by Sabine Rhyne
A local business, a global reach, and a warm heart. Ongyel Sherpa works at his computer surrounded by handcrafted Nepalese goods in a tiny 400-square-foot space in an industrial park in Burlington, VT. Ongyel is a Nepalese Vermonter who founded U.S. Sherpa International. His journey is an American-dream story with plenty of work and tenacity. He came to Vermont in 1998 at the age of 18, sponsored by an eye doctor, Geoff Tabin, founder of the Himalayan Cataract Project, who had met Ongyel’s uncle in 1988 on a Mount Everest expedition. Through a series of fortuitous events, the subsequent visa opened the possibility of a new life for Ongyel, and he came to Vermont with the full understanding of all of the hard work by both his family and community that had propelled him. He came also with the desire for economic independence. “I was driven to be successful, I wanted to support myself, and ultimately give back to my parents who worked so hard.”
He set about learning the language and the customs in a community that included only one other Nepalese person. After a while, his sponsoring family helped him attend Champlain College, where he majored in business. While there, he noted that some local stores liked Nepalese handicrafts, and he began to formulate what ultimately became a business plan for his business, which he began in 2005.
Ongyel’s father is a guide in Nepal, like many men there. He has been involved with trekking his entire life. Meanwhile, his mother would make handicrafts at home. These handicrafts were available for sale to trekking companies, as the guides and customers would need warm clothes. So, as Ongyel worked up his business plan, he took on both of those aspects: selling handcrafted Nepalese articles, and organizing treks.
He began as a Burlington street vendor, and sold to a few retailers like the Peace and Justice Center fair-trade store. He also made contacts with outing clubs at UVM and climbing stores in Burlington, and began to organize one or two treks a year to Nepal. These treks are still Burlington-based, and the groups “warm up” with Vermont mountain hikes and preparatory talks.
Ongyel and his family are the connectors between the producers in Nepal and the local fair-trade retailers like the Brattleboro Food Co-op. He is deeply committed to the employment and welfare of the artisans. “It is a long-term commitment,” he says quietly. “These producers are very vulnerable. Due to the poverty conditions, they struggle quite a bit, and can even fall prey to human trafficking.” He wishes to increase his sales to be able to give the artisans work throughout the year, and is now hiring a sales representative to do so.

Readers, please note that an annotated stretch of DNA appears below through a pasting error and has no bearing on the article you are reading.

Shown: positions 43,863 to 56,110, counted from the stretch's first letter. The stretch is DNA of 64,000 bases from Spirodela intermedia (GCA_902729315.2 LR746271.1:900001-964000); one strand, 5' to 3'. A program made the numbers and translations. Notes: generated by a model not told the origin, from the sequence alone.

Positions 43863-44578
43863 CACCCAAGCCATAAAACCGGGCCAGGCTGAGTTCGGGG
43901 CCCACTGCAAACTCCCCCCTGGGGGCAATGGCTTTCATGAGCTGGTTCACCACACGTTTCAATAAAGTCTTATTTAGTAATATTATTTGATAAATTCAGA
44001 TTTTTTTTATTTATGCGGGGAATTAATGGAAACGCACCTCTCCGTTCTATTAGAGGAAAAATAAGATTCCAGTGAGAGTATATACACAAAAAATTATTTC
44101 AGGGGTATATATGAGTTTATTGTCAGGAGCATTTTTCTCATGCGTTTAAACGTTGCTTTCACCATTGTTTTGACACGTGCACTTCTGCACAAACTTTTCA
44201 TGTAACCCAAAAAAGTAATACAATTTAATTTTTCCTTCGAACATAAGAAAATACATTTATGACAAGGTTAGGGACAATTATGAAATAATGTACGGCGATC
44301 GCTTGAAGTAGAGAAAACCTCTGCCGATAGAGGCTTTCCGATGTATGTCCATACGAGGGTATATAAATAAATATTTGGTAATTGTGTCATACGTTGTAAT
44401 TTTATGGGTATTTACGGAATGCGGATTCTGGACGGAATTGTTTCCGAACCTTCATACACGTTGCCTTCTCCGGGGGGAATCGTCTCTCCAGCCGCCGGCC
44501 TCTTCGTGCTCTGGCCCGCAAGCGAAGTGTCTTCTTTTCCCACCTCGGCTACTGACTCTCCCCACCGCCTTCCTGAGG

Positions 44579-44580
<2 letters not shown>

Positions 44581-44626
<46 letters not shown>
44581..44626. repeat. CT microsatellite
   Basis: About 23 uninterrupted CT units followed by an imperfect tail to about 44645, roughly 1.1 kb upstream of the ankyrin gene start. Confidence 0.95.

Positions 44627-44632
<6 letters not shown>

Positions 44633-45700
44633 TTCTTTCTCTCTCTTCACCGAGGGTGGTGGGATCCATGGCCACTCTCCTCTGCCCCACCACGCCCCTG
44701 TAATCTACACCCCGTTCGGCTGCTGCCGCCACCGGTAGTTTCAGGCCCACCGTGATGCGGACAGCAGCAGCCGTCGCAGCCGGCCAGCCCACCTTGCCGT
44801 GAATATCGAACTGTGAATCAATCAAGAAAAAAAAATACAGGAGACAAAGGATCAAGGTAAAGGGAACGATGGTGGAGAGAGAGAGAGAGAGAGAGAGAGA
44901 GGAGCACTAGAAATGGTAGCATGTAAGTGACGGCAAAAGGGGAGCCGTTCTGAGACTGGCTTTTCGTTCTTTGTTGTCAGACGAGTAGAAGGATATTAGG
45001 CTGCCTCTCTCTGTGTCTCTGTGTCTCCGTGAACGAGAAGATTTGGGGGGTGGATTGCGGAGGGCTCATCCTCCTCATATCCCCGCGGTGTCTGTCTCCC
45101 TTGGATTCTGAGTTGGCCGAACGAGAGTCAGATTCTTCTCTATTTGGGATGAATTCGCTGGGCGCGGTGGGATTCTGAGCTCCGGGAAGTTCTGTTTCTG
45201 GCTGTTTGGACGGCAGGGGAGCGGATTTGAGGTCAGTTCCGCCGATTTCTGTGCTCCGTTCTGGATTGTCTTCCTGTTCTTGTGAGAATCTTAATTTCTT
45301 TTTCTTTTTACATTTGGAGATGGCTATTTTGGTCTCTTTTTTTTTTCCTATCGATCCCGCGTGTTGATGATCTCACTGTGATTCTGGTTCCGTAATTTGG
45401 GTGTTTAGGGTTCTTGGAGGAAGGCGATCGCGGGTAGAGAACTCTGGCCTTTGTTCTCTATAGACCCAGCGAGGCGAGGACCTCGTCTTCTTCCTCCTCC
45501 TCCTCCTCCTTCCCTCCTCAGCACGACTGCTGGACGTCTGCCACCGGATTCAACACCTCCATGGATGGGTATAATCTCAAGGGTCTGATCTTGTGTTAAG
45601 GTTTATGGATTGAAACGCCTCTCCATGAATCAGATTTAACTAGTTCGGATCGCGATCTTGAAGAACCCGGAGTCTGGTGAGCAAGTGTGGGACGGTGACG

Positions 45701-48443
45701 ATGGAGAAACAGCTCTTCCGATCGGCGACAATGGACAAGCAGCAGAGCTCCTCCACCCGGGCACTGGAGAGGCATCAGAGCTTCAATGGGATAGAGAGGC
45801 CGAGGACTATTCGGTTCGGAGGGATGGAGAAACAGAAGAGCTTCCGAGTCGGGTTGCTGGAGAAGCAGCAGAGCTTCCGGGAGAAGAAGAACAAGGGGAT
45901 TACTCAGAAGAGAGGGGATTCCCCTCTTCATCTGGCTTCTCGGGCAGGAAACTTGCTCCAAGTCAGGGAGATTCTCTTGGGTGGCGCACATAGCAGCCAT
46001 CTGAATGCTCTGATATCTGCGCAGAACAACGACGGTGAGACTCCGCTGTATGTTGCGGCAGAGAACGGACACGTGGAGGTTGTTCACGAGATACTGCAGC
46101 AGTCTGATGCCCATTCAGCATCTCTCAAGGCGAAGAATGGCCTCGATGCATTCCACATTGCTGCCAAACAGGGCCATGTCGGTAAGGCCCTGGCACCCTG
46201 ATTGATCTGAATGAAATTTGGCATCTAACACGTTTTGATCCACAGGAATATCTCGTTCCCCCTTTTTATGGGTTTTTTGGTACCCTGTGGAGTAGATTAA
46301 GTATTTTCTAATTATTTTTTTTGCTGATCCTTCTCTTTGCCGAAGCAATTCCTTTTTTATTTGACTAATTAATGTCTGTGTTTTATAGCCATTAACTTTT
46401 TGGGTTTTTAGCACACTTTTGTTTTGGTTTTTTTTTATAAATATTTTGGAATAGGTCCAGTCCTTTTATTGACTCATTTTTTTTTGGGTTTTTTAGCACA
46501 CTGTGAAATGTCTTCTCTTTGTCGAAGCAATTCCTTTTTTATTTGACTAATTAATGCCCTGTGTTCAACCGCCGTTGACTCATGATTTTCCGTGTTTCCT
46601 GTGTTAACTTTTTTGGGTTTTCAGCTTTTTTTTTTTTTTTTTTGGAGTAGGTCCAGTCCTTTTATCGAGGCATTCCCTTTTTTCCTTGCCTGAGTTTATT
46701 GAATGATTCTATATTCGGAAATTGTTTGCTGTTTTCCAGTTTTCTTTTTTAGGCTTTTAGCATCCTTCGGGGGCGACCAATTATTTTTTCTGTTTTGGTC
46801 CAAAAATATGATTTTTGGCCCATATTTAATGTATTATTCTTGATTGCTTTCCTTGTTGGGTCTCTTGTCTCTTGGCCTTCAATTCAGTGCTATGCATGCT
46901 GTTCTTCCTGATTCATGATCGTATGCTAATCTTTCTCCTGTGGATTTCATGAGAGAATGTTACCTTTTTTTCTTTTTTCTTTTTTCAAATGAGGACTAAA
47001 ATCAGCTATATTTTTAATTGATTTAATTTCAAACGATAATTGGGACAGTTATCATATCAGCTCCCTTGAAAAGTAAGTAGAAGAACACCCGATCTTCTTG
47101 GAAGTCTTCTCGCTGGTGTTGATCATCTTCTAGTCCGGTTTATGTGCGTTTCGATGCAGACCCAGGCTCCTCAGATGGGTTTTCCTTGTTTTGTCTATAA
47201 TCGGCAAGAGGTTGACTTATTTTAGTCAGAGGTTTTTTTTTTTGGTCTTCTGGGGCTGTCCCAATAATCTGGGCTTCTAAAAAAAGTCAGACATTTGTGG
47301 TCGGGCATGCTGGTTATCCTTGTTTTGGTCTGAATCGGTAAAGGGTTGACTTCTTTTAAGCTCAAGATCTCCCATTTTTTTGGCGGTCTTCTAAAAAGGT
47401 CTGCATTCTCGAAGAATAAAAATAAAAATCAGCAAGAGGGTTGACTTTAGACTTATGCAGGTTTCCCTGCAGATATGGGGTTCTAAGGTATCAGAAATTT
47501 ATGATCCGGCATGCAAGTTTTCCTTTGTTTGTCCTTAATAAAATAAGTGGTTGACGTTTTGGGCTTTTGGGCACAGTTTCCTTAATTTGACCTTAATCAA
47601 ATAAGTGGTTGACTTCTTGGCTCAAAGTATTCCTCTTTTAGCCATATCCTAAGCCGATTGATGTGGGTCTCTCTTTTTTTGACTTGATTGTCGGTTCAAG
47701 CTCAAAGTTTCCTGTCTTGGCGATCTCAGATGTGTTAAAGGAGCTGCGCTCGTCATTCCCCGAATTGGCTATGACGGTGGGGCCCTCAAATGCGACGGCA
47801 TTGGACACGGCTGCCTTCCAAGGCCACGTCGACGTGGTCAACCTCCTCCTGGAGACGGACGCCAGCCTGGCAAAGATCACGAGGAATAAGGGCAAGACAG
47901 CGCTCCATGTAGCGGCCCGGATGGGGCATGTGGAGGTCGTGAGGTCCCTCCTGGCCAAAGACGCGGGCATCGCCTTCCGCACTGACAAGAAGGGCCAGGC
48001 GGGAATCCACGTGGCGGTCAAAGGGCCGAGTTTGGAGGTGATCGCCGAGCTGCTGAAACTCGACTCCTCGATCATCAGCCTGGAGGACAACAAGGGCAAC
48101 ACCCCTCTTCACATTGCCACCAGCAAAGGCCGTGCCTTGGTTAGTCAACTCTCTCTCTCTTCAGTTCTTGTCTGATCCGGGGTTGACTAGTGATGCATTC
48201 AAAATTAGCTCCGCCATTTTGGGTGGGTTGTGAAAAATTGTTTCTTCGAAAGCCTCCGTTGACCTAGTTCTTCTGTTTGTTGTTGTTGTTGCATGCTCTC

This goal of sustainable economic development is a familiar one in fair-trade discussions. As Ongyel continues to broaden his scope to include more of New England and New York, he will involve his producers in the planning for artisan production. He works with a small group of about eight producers which he visits every year; we met a week after his return from such a trip. “It is important to know the people who are making the products, to know what the working conditions are, and how they are benefiting from the trade,” he says. His producers range from a small factory to cottage-industry individuals. He focuses on products made naturally with certain cultural values, such as prayer flags, or holders made from discarded metals. Some of his products are made from hemp, like the purses, and others from Lokta shrubs, an indigenous evergreen with a fibrous inner bark. His incense is purchased directly from the local Buddhist nunnery. His personally driven commitment to the economy and welfare of his producers, the distribution of earth-friendly products, and the ultimate affordability of those products suggest a successful future. Even though it is now the warm season here in Vermont, U.S. Sherpa’s silk scarves, prayer flags, and hemp purses attract us. And when we are finally ready to welcome winter again, which we will surely be someday, those hats and gloves will look mighty useful. So, in this case, we can act locally and globally all at once!
Visit the Co-op on Thursday, May 8, from 11am-1pm, and meet Ongyel of US Sherpa!